NewEnergyNews: WASH POST ENDORSES SOLAR

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    Thursday, October 26, 2006

    WASH POST ENDORSES SOLAR

    It's a good investment. That's what matters, right?

    For Solar Energy Firms, Future May Be Brighter
    Jane Spencer, October 25, 2006 (Washington Post)

    - Shares of solar energy companies in the United States and Asia have fallen about 25 to 50 percent in recent months as declining oil prices have cooled interest in renewable-energy stocks. But analysts who see long-term growth potential in the $10 billion global solar equipment industry say the recent pullback is creating a buying opportunity.
    - The prospects for solar power may be particularly strong in Asia, which is rapidly becoming a production hub for photovoltaic cells…
    - Asian expertise in high-tech manufacturing, combined with low production costs, could turn some companies into industry powerhouses. The region's mushrooming energy needs, coupled with growing concern about environmental problems, are also likely to fuel the global market for clean, renewable energy sources…
    Japanese electronics giants Sharp Corp. and Kyocera Corp. and China's Suntech Power Holdings Co. are among the world's largest producers of photovoltaic cells…But a number of smaller Asian companies, many of them based in Taiwan, are experiencing rapid growth…. Taiwan's Motech Industries Inc., E-Ton Solar Ltd. and Sino-American Silicon Products Inc., and Hong Kong-listed China Solar Energy Holdings Ltd.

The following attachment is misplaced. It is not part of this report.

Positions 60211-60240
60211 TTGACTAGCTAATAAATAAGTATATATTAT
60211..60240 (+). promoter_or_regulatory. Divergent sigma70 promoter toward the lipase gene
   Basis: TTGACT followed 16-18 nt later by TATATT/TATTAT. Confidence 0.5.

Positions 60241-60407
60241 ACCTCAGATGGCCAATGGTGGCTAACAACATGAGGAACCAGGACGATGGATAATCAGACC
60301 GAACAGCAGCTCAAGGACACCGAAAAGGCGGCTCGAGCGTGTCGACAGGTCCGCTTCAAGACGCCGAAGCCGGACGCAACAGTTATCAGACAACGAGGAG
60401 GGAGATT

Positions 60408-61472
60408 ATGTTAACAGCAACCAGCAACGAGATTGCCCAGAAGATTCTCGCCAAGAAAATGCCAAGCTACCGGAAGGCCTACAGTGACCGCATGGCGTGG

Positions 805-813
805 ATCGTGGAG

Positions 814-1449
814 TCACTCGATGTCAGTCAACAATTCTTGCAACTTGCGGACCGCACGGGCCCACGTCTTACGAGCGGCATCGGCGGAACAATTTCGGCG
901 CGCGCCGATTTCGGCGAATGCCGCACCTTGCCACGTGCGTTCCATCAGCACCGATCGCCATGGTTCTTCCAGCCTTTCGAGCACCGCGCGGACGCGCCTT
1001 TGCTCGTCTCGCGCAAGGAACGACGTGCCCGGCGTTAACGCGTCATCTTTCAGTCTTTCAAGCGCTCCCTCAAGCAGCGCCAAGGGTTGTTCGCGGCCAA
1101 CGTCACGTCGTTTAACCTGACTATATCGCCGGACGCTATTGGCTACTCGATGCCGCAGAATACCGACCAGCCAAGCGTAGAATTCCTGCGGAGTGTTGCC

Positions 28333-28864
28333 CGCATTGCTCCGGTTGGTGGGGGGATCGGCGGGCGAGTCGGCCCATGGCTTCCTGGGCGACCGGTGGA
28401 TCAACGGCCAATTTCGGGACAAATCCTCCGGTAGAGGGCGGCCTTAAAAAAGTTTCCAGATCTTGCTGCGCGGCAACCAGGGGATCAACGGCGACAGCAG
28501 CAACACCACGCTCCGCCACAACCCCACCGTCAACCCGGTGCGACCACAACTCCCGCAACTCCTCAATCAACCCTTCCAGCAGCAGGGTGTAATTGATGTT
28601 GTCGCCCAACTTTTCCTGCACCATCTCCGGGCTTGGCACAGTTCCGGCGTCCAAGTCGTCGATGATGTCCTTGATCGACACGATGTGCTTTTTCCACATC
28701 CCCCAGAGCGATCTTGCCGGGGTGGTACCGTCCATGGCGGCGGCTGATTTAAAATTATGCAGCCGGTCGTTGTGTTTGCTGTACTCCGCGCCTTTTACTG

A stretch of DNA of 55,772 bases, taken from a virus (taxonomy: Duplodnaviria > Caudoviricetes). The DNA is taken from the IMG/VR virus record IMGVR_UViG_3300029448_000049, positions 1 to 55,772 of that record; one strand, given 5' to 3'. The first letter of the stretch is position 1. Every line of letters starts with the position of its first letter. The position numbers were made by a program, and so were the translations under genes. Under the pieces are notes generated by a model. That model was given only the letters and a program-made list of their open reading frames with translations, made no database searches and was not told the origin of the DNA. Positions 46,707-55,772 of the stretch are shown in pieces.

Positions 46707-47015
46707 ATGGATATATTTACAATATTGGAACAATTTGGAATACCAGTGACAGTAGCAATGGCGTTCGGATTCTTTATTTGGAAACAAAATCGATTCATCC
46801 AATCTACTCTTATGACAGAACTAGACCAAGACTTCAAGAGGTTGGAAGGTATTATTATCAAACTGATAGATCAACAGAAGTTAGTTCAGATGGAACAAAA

- Solar-generated power accounts for less than 0.1 percent of the world's electricity supply. But the global solar equipment industry has grown by 30 percent annually over the past five years…Demand for solar panels is expected to boom in the next few years as dozens of countries approve new subsidies, tax breaks and other incentives to promote use of renewable energy sources. Historically, the price of solar stocks has been closely correlated with the price of energy sources such as oil, coal and natural gas…When high energy prices spark concern about energy security, investors tend to pour money into renewable energy sources such as solar, wind and hydroelectric power as a hedge against the price of crude. This year has been no exception…But analysts say the historic pattern is about to change, and solar stocks might still be a decent long-term bet, even if oil prices continue to fall…

    - Some analysts who are less enthusiastic about solar power say subsidies are masking a long-term problem in the industry: Solar power isn't yet a cost-effective energy source because of the high price for panels…many energy companies in other industries receive government support…

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